Road running is a bit of an afterthought in the WA’s Official ‘Competition Rules & Technical Rules’. The specialised rules pertaining to “Road Races” start at page 157 of the 167-page document (which is 10 pages shorter than ASA’s rule book). The “Road Race” rules and guidelines run for a curt four pages and are clearly meant only for application to elite athletes at World Label events.

No disrespect to Spartan Harriers but I don’t think the Firgrove 15km quite fits into the scope any of WA’s categories for Marketing and Advertising.

An example would be a selection of refreshment tables rules that I have screen capped below. There is no road race in the country that complies with the regulation for the full field. A race like Cape Town Marathon (which is a World Label event) does comply for the elite runners only.

WA rules on refreshment tables. Like the other WA rules, clearly these were meant for elite athletes only.

Furthermore, WA’s “Marketing and Advertising Rules” make it clear that they were only meant to apply to World Rankings* competitions and, even in that case, are only mandatory for a very small subset of international events like the Diamond League. I suspect that World Athletics would be horrified if they knew how their rule book was being brandished in South Africa.

* A technical expert who reviewed this article prior to publication pointed out that an amendment to WA rules was made in 2023 where any race measured by an official WA measurer on the official ASA calendar can apply to be a World Ranking race (but they would almost certainly be at the WA’s lowest ranking level). There are provisions within the ASA handbook to distinguish ‘elite contenders’ from recreational runners but this has never been applied and attempts to apply it have been resisted by team managers from elite clubs in the past.

Applying these rules pedantically* at your average weekend club organised event is idiotic. It serves no purpose and is solving no real problem. It does however create a lot of problems. It unnecessarily gives the organising club a bad name. Most runners do not see the difference between the race referee and the organising club. In the case of Firgrove, Spartan Harriers have been at pains to clear up this misconception on social media, “None of these disqualifications were by our Club or Race Organisers, this is a WPA official issue. So it’s unfair to tag and blame the Race.” It’s also not good for the sponsors (and potential sponsors) to have poorly officiated events and the resultant post-race controversy. Most of all it’s not good for the sport.

* And if we were to, almost every race fails WA rule 55.8.1 at the start line, “Water and other suitable refreshments shall be available at the start and finish of all races.”

Local Western Cape running legend Wietse van der Westhuizen says it a lot more succinctly that I do – draconian rules are killing the sport and chasing away new runners.

When it comes to refereeing there is always the letter of the law versus the spirit (or intent) of the law. In the case of the 176-page ASA handbook there are many rules that are archaic, dating back to well before PW Botha’s attempted Rubicon crossing. Even many of the ‘newer laws’ are out date – the document was last updated on 23 June 2019*. Many other rules have been misapplied or misinterpreted. An example is the “no headphones” rule which is stated as being a “safety rule” whereas WA brought it in to prevent elite athletes being coached during an event.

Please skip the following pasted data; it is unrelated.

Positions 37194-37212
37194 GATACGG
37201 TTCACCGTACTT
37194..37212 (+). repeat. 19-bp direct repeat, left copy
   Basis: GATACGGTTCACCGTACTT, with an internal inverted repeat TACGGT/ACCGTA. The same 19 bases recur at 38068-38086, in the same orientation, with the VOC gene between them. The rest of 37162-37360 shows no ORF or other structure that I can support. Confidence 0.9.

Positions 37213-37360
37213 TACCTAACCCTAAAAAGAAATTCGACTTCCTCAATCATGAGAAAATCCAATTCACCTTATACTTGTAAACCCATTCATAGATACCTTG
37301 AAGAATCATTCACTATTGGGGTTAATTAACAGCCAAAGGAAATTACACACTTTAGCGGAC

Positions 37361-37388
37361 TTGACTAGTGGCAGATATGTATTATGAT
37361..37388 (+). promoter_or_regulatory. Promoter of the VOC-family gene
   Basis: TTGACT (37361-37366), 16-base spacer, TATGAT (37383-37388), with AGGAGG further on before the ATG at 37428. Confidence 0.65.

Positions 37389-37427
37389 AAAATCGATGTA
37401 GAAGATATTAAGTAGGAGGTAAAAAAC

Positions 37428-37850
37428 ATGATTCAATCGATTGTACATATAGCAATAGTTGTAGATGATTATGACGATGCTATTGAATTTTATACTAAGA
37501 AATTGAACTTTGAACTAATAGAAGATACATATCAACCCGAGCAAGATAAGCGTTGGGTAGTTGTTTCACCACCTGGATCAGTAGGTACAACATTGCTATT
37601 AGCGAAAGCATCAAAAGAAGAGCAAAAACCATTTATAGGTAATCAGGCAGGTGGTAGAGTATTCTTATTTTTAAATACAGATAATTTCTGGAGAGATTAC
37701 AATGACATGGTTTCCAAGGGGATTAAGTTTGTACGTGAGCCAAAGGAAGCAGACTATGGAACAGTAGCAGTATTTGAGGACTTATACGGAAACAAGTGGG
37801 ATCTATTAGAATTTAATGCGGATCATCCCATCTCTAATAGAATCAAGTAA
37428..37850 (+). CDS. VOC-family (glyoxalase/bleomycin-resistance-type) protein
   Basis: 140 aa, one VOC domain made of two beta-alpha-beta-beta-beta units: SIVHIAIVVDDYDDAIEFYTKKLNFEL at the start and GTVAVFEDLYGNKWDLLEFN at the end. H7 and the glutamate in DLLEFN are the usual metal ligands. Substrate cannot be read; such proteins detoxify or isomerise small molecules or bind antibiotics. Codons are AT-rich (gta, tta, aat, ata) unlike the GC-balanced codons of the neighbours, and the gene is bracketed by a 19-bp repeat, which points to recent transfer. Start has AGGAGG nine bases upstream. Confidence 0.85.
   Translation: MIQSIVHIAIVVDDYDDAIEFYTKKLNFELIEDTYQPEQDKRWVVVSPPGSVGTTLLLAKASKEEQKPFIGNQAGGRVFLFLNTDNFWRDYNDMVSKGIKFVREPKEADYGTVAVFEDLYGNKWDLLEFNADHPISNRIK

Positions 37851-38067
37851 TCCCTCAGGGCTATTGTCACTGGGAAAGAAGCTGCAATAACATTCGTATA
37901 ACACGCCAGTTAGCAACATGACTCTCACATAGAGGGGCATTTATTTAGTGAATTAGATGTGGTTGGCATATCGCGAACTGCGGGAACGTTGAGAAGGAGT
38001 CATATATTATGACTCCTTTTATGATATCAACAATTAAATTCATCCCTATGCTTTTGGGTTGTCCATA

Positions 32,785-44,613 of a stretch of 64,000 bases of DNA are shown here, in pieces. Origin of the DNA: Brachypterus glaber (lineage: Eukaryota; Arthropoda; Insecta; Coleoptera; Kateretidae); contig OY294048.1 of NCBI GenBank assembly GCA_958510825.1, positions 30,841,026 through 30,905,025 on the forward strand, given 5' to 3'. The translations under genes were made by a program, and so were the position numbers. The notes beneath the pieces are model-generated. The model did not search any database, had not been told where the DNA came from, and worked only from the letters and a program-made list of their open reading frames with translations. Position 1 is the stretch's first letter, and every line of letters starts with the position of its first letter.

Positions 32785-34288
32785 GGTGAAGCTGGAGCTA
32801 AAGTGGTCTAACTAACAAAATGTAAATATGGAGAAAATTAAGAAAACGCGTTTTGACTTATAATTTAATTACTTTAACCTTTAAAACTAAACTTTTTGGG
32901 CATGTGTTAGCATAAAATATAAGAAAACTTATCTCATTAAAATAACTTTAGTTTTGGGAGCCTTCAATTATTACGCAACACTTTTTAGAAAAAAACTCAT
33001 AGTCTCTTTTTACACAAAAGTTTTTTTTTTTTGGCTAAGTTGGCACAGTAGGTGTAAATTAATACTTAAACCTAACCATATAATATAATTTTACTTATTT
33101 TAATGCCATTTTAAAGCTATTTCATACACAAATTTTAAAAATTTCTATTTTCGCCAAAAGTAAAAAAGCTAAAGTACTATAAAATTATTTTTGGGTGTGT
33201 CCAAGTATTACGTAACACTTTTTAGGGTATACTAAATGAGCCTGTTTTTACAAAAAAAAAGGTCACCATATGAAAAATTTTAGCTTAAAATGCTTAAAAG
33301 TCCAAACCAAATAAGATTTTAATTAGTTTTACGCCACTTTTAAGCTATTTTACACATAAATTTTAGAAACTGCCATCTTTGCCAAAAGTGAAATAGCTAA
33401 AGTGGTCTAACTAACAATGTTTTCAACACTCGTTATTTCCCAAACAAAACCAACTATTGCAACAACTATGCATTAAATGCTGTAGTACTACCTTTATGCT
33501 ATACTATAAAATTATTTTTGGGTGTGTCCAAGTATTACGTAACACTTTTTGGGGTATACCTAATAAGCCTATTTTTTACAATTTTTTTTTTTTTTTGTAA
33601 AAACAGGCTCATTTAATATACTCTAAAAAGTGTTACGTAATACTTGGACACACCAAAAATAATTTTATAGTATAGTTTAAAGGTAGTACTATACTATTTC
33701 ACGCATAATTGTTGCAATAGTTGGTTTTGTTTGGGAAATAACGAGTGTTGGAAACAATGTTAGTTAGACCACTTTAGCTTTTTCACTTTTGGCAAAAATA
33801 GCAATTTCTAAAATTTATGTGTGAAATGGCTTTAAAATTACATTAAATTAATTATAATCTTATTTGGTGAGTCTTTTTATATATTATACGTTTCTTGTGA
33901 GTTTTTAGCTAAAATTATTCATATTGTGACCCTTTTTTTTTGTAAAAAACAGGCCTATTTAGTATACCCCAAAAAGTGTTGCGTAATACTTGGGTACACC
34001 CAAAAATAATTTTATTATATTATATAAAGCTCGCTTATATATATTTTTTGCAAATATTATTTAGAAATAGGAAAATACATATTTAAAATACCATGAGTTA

* There is updated 2023 – 2024 draft version but a vote to approve is failed in November 2023.

Let’s switch sporting codes to get some insight from Nigel Owens, the most capped rugby referee of all time, on the art of refereeing, “The easy part of refereeing is picking up the law book and learning the rules. The difficult part of refereeing is knowing when not to blow the whistle. If you get the balance right of applying the laws when they need to be applied, but also knowing when you don’t need to apply them, then you can help contribute to the flow of the game.”

Whilst I could only get a few miaows from our tiger, WPA President Farouk Meyer was happy to answer all the questions I put to him. Farouk inherited a largely broken athletics administration in the Cape and, by all accounts, has done an excellent job of getting the association back on track.

He confirmed that he was present at the Firgrove race and was pulled into the post-race discussions. He clarified that no one was actually disqualified on the day but only cautioned. He acknowledged that the manner in which the race referee communicated with runners was not acceptable, that a race official should never shout at an athlete, that they had had a meeting after the race and that Campher had received ‘counselling’.

Farouk Meyer, President of WPA (photo from LinkedIn).

Meyer also confirmed, “We have never ever in the past disqualified temporary licensed runners [for wearing branded clothing] even though it’s written on the race entry. The officials have been very lenient. We understand that people buy active gear and these have the manufacturers logo on them.”

Meyer also confirmed my question, “Was there any pressure from the race sponsor to strictly police for ambush marketing?” with a hard “No”. However, I could not get a straight yes or no to my question, “Do you think the dress code rules are sensible or should they be updated / removed?” but Meyer did concede, “These days you can’t buy running kit without branding. There must be some leeway.”

The official WPA website currently falls foul of World Athletics Marketing and Advertising rules on sports betting.

In a twist of irony, especially if one wants to be pedantic about the application of athletics rules, the official WPA website includes banner advertising for a sports betting company which violates World Athletics rules. Rule 1.7.9 of the WA’s “Marketing and Advertising Rules” clearly states, “Marketing of any Betting and Gambling products and services are prohibited, unless specifically approved in writing, following consultation with the Athletics Integrity Unit, by the Chief Executive Officer or their nominee.” This rule is the reason that HollywoodBets Athletic Club changed their name to Hollywood Athletic Club. The only way this advertising faux pas could get any more ironic would be if the WPA’s banner advertising was for Grandwest Casino*.